I spent the first half day with them, then went out to explore Seattle on my own. And by ‘exploring’, I mean finding yarn shops. I’d heard good things online about Churchmouse Yarns and Teas and decided Friday afternoon that that would be a fun adventure. It’s on Bainbridge Island so I got to get on a ferry for the first time since moving to land-locked Alberta. Did I mention that the first time I saw the sea on that trip that I almost cried? I grew up in the south-west corner of Canada on the coast, which is the same area as the north-west US. It was just so much like being at home. It put me into a very zen state on the ferry ride over – I just sat and breathed ocean air for 35 minutes.

The ferry terminal was very convenient to get to, it’s right downtown (I did this whole trip on foot, we didn’t have a car). The ride was lovely, and then it was just a 10-minute walk into town from the ferry terminal. I grabbed a cookie at Blackbird Bakery next door to Churchmouse before I went in. Then I stepped into Churchmouse Yarns and Teas for the first time.

(image from their website)

It was heaven.

It was light and airy and bright inside, and they had every yarn you could ever want to knit with. It was the perfect yarn store. I immediately decided that I wanted to buy a sweater’s quantity of yarn there, just because the shop was so perfect. That’s where I ran into difficulty. There was so much awesome yarn there, and I hadn’t planned on knitting a sweater any time soon (as I’d just started one back home) I had no idea what I wanted to knit. I wandered the store for a while and fondled all the yarns (Jared Flood’s Shelter! STR in a physical store! Rowan Sheep Breeds! Habu!) but I couldn’t decide. In the end I decided I needed to walk away from the store and think for a bit. Luckily, just across the courtyard is Mora Iced Creamery. An old-world, handmade, small batch ice creamery next door to a yarn store that is next door to a bakery? I’m still surprised I left the island! I had a waffle cone full of lavender ice cream (heaven!) and decided to head back to Seattle and our hotel, and look up some knitting patterns to see if there were any sweaters I wanted to knit. I will buy sock yarn indiscriminately, but I only buy sweater yarn when I have an actual plan. The plan for the yarn may end up changing, but at least I know I have enough for a sweater.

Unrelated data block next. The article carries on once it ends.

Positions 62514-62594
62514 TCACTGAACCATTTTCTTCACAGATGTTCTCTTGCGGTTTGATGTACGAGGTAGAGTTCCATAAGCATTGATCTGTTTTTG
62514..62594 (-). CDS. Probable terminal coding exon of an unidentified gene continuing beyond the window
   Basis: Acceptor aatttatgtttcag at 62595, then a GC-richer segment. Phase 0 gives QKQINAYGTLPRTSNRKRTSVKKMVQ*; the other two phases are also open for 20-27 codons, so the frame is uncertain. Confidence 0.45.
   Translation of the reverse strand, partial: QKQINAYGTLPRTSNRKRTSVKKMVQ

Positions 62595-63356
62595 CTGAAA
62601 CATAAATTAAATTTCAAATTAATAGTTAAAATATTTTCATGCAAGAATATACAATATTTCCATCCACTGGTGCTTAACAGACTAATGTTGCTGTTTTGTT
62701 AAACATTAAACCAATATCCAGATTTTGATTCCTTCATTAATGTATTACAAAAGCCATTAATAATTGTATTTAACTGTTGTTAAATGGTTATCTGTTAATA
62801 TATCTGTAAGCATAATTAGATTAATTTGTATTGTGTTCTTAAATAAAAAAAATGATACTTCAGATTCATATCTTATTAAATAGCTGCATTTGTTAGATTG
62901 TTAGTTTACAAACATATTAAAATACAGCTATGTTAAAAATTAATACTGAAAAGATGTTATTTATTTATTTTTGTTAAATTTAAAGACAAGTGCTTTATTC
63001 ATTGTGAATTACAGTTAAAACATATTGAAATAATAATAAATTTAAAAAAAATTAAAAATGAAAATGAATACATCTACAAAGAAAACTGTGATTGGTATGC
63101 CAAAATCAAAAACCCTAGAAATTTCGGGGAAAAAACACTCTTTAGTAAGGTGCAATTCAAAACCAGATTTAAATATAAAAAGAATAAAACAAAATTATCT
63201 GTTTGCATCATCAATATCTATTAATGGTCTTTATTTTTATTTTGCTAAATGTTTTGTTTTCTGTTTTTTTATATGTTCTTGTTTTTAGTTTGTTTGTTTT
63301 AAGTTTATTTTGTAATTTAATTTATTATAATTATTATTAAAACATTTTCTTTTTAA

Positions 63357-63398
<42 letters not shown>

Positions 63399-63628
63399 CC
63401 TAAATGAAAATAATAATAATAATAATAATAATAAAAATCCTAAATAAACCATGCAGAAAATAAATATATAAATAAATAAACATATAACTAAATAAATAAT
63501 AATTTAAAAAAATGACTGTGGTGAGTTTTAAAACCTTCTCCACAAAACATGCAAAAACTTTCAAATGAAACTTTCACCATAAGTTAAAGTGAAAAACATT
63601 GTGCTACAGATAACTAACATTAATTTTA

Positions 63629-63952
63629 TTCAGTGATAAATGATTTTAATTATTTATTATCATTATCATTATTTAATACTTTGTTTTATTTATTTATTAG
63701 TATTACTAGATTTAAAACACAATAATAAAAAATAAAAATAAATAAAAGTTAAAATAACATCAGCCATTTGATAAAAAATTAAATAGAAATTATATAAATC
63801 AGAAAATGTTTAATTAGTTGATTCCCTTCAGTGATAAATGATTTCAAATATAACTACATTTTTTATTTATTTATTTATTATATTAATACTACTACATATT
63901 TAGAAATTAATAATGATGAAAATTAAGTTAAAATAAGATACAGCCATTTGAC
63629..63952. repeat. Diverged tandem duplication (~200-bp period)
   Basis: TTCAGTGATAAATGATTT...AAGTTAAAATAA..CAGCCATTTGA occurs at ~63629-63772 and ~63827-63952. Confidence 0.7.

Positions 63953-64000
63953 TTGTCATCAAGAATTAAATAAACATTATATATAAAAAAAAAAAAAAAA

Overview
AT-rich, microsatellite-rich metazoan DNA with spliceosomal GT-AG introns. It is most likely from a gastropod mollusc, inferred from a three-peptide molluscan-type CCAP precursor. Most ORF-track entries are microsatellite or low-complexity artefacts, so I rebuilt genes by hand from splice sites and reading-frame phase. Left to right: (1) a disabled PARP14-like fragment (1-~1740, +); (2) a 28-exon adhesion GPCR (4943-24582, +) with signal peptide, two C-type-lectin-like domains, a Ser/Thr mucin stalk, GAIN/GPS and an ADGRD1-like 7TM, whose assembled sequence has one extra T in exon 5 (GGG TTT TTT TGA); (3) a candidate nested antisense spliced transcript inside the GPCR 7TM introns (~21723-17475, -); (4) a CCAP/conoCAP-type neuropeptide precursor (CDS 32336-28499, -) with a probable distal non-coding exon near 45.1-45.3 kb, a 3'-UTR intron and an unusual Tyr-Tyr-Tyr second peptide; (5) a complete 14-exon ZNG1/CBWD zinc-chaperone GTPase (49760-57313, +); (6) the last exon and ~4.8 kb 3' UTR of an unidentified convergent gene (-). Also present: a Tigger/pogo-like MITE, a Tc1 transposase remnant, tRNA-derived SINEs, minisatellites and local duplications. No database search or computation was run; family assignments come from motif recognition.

I did some research on Ravelry, and came up with these three contenders:

 Little Birds

Little Birds, by Ysolda Teague (from the 2008 Fall Twist Collective)


Owls by Kate Davies

Gathered Pullover

Gathered Pullover by Hana Jason (from the Winter 2007 Interweave Knits)

Saturday I went back to Bainbridge and straight to Churchmouse, with a notepad full of yarn requrements. I priced things out, looked closely at colours, debated about whether I could afford 2 sweater quantities of yarn (answer: I couldn’t), and finally decided. Here is what I bought:


As you’ve probably guessed, I’m going to make the Little Birds sweater. The main body will be grey (Sholmit), the birds will be yellow (Scotch Broom), and the branches will be black (Charcoal). I even found lovely black and brass shank buttons at the store too! I love grey and yellow together so I’m very excited about the combination. I’m being very good and putting this yarn away until I finish my Wollmeise sweater though.